An inspirational speech from Angie Thomas:
So we live in a world that has so much for those in the first world, and so little in other parts of the world. I’ve struggled with this a lot, the discrepancy that exists, and also the consumer based society that the first world lives in.
I’ve been doing a small part – by choosing to shop for my clothes solely in thrift and opportunity shops. I’ve been doing this now for the last three years, and not only have I saved a fortune, I’ve also funded a lot of worthwhile charity organisations in the process.
Where possible I have also sourced second hand furniture – choosing to only buy a mattress new in the last three years. Small tiny steps in trying to counter the consumerism, but it’s a start.
I needed new plates – after a few clumsy moments I’d decimated my plates, so I found a box full at a garage sale. The lady selling them was pleased I took them off her hands, I found some great plates in the box and now have enough to last me the next ten years (since I got my last place setting from a friend who was downsizing). New glasses? Bought them at the Church thrift shop near my part time library job. Fifty cents each and the best thing, when I have a clumsy moment, or my child accidentally drops one, it’s not the end of the world.
This year I’ve decided to look at up cycling as a new way of making more out of what I do own. So I’ve found an awesome website to review: http://www.upcyclethat.com/
Awesome ideas and things I can do!!!!
My son is low tech, has been since he was born. He’s not plugged into anything apart from an hour of computer games in the morning on his school holidays – which he uses to play Age of Empires or Minecraft.
Apart from that, he plays with his lego, army dudes, dinosaurs, toys or he reads books. Real books – ones that you lay on your bed, couch or in your beanbag to read. He’s a reader, because we’ve modeled reading to him. It’s not hard, ever since he was born, he’s been read to, and we’ve sat and read with him. In the early days it would be simple picture books, and he would sit cuddled up and watch as I read to him. His dad would sit and read to him, and we would discuss the books.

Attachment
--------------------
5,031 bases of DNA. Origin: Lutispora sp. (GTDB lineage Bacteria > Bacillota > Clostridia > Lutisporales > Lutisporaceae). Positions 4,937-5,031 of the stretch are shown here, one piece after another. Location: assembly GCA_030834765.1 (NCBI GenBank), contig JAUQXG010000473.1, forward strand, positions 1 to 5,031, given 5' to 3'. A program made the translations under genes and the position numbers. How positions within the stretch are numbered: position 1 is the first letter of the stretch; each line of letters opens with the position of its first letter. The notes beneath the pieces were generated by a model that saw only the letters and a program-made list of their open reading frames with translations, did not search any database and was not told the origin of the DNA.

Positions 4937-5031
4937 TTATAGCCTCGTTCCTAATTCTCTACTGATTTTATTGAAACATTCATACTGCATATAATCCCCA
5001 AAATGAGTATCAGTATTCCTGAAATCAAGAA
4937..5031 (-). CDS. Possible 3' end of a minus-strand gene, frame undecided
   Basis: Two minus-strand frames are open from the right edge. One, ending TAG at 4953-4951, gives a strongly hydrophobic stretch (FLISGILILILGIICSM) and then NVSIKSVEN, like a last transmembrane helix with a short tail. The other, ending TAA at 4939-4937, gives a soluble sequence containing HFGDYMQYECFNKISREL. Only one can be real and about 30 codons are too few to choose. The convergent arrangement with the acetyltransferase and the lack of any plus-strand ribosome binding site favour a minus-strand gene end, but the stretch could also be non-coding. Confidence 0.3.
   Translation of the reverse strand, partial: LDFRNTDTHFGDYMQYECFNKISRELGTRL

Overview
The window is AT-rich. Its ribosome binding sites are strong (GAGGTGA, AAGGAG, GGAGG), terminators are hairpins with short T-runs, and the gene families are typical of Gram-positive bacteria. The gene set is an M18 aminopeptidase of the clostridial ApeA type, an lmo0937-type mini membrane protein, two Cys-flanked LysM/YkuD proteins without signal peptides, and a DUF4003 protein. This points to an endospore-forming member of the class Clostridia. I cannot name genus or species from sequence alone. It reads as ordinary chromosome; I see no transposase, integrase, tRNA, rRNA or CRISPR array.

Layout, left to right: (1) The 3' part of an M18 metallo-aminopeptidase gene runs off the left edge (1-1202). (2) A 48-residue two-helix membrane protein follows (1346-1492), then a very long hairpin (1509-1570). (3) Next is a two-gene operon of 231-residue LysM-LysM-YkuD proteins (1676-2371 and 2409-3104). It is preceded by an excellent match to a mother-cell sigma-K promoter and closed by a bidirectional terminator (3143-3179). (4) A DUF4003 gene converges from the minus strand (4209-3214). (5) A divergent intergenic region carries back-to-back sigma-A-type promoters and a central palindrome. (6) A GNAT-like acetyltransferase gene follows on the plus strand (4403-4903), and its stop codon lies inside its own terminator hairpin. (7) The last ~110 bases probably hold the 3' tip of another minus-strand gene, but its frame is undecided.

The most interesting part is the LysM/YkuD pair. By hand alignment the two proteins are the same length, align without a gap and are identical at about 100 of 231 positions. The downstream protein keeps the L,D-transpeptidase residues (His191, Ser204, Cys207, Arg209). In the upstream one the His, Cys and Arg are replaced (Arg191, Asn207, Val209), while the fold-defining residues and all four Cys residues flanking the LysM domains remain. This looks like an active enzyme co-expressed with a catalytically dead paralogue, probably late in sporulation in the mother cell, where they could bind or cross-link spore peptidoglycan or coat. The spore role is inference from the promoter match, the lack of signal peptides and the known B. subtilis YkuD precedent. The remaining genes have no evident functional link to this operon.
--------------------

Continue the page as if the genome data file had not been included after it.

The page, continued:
We didn’t set out to teach him his alphabet or his numbers before school, but when he started primary, he was equipped with a love of learning. His reading was helped by his decision to participate in the MS Readathon when he was aged six. He set his goal for 100 books in a month. He achieved that, by sitting and reading up to six picture books a night, and interspersing that with longer Geronimo Stilton books that took several nights to finish. But he did it, and it was amazing the leap forward that made across his subjects.
His ability to read has helped across all of his subjects. There is a direct link to literacy and learning in the research being published…. He’s the kid who gets excited when the teacher says it’s quiet reading time, and to get out your books. He carries books with him to read when he’s having to wait anywhere – and he’s not attached to a screen to be entertained. He’s following in my footsteps, I’m the person who you see on public transport happily reading a book, and not immersed in the digital world, but actually reading a hard copy book…..
It is possible to raise children who are literate and still able to navigate the future world. He’s having to use an ipad this year as part of the school program this year, and this I hope will not mean the end to hours spent reading his awesome collection of books. I don’t want to see him sucked into the empty vacuum that exists where there is an overwhelming urge to be connected to the net 24/7. Because there is life in the low tech world, and it’s one that values the communities we live in, where little children can help raise funds for charities through reading…..